Tuesday, October 30, 2007

1918-2007 Florence Pierce

I have just found out that a painter whom I truly admire Florence Pierce has passed away from this earth. One more of the painting greats to pass onto that great museum. I can't say in the sky because that's not where I believe it is. But it is somewhere.

There isn't much I can say about this painter that hasn't been said, so I'll leave a great deal of it to Elizabeth Cook-Romero who wrote a beautiful piece from the New Mexican newspaper.

Me personally. I love the luminosity of her paintings, how like glass they absorb all the light from around them, bend it in it's own way and bring it back to the viewer into a work of art that looks like no other. A form of art which is clearly her own.

And now...for the wonderful writing of Elizabeth....

Florence Miller Pierce, an artist who gained renown for her luminous wall reliefs, died in her sleep Wednesday. A resident of Albuquerque, Pierce's reputation had begun to spread beyond the Southwest in recent years.

Her death marks the end of an era, said author David L. Witt, former curator for the Harwood Museum of Art in Taos. "She was the last of the modernists who arrived in Taos during the 1930s," he noted. "I'm sure she will go down as one of the major artists of her time."

Pierce was the youngest member of the famed Transcendental Painting Group founded in 1938 by artists Raymond Jonson and Emil Bisttram in Taos. Throughout her career, she acknowledged the influence of that short-lived group dedicated to abstract art and the study of Eastern philosophy.

Born in Washington, D.C., in 1918, Pierce was 17 years old when she first traveled to Taos to spend a summer studying with Bisttram. She returned to New Mexico the next year and met Horace Pierce in Bisttram's class. The two were married in 1939.

"She was not a very sophisticated person when she first found herself in Bisttram's art class, and he didn't take her seriously," Witt said. But Bisttram changed his mind, and by the time Florence Pierce was 19, she had been invited into the Transcendental Group, Witt added. "She's the one who came out of that group and contributed something to art," he said. "She's probably the only one from that group who will be remembered in 100 years."

The Pierces lived in Washington, D.C., and Los Angeles before they settled in Santa Fe in 1949. They later moved to Albuquerque when Horace Pierce became seriously ill.

Florence Pierce stopped making art for about 10 years after her husband died in 1958. In a 2006 interview, she told The New Mexican that trips she made to Hopi during the 1960s reignited her creative energies.

Although she had always been a painter, she began making sculpture by carving Styrofoam and sandblasting stone and wood. While watching ceremonials such as the Corn Dance, the artist said, she learned not to ask why or discuss what was going on. "I feel that way about my art," she said. "I make the pieces first, and afterward, people want me to say something intelligent, and what can I say?"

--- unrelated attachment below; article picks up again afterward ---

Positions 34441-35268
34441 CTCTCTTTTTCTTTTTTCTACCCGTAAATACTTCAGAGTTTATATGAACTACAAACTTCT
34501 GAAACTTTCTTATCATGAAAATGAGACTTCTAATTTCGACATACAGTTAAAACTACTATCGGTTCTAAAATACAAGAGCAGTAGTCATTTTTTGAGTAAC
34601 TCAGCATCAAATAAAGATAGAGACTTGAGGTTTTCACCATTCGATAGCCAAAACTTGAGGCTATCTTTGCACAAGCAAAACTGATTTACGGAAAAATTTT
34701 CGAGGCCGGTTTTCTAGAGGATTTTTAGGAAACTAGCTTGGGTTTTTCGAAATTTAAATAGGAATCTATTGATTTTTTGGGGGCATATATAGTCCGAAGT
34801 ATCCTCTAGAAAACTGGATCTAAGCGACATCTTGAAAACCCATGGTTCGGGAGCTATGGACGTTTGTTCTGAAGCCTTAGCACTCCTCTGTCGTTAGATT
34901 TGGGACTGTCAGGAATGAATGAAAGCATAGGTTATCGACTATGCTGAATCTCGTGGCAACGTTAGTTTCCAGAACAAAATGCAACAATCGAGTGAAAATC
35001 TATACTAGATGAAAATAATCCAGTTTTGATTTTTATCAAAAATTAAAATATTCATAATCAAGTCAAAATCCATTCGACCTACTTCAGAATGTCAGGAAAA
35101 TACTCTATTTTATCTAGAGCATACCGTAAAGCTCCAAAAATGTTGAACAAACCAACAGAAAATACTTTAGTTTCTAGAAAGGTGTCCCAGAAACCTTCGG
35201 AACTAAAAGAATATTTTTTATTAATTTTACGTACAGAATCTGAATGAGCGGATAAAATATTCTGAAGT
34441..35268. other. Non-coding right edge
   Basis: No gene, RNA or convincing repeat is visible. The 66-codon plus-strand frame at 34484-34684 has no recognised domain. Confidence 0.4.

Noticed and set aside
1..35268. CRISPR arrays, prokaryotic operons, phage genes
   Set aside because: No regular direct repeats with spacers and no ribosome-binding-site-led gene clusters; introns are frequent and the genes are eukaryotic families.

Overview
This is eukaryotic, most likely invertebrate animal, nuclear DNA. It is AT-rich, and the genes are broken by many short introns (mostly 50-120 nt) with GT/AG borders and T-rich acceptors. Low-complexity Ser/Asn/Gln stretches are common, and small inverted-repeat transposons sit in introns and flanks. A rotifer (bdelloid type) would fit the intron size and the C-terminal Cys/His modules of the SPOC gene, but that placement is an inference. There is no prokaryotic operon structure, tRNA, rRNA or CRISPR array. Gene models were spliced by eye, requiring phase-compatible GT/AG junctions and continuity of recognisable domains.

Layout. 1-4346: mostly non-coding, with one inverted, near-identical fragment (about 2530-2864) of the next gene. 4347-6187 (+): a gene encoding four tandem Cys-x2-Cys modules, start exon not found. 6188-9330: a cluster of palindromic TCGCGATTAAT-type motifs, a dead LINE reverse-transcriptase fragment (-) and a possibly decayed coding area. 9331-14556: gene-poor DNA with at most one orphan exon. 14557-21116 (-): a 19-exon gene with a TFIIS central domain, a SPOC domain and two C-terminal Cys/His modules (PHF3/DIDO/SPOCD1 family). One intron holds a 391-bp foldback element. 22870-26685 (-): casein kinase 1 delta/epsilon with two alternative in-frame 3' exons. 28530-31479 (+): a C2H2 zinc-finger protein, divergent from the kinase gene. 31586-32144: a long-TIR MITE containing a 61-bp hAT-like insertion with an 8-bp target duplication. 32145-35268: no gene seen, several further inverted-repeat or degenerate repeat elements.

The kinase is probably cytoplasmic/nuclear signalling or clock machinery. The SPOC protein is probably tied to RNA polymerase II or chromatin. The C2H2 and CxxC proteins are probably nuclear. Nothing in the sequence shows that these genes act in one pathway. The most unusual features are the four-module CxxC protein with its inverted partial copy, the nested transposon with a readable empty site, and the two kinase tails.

Florence Pierce lived by her own rules, said gallery owner Charlotte Jackson, the artist's representative and close friend. "She did the work she wanted to do, and in her personal life, she was a courageous woman," Jackson said. "She never changed her name when she married. She only started to use Pierce after Horace died."

Success came late for Florence Pierce, and she often said she discovered the technique that brought her renown by chance when she accidentally dropped resin on aluminum foil while working in her studio. By the 1970s, she was cutting mirrored Plexiglas into geometric shapes, covering them with translucent resins and reassembling them into wall reliefs that glowed like opals.

Her sculpture was featured through the 1970s and 1980s in exhibits at the Albuquerque Museum, Santa Fe's Museum of Fine Arts, and the Roswell Museum and Art Center.

In 1985, Santa Fe collectors Natalie and Irving Forman bought their first work by Florence Pierce at an invitational exhibit at the Center for Contemporary Arts.

"We just loved the first piece of hers we saw," Irving Forman said. "Then we found out she lived in Albuquerque, and we were surprised." Over the next 20 years, the Formans collected more than a dozen of the artist's works, which they later donated to the Albright-Knox Art Gallery in Buffalo, N.Y.

Florence Pierce has had one-person shows in Santa Monica, Calif.; Chicago; Amarillo, Texas; Santa Fe; and Tucson, Ariz. Her works are in the collections of the Albright-Knox Art Gallery, the Sasebo Museum in Japan and New York City's Rockefeller University.

She is survived by her son, Christopher Pierce, two grandchildren, and a great-grandchild. Funeral services will be private.

Florence Pierce's family and the staff of Charlotte Jackson Fine Art are planning a memorial for her at St. Francis Auditorium in the New Mexico Museum of Art. No date has been set.

Photos courtesy of Charlotte Jackson Fine Art.


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Columbus, Ohio, United States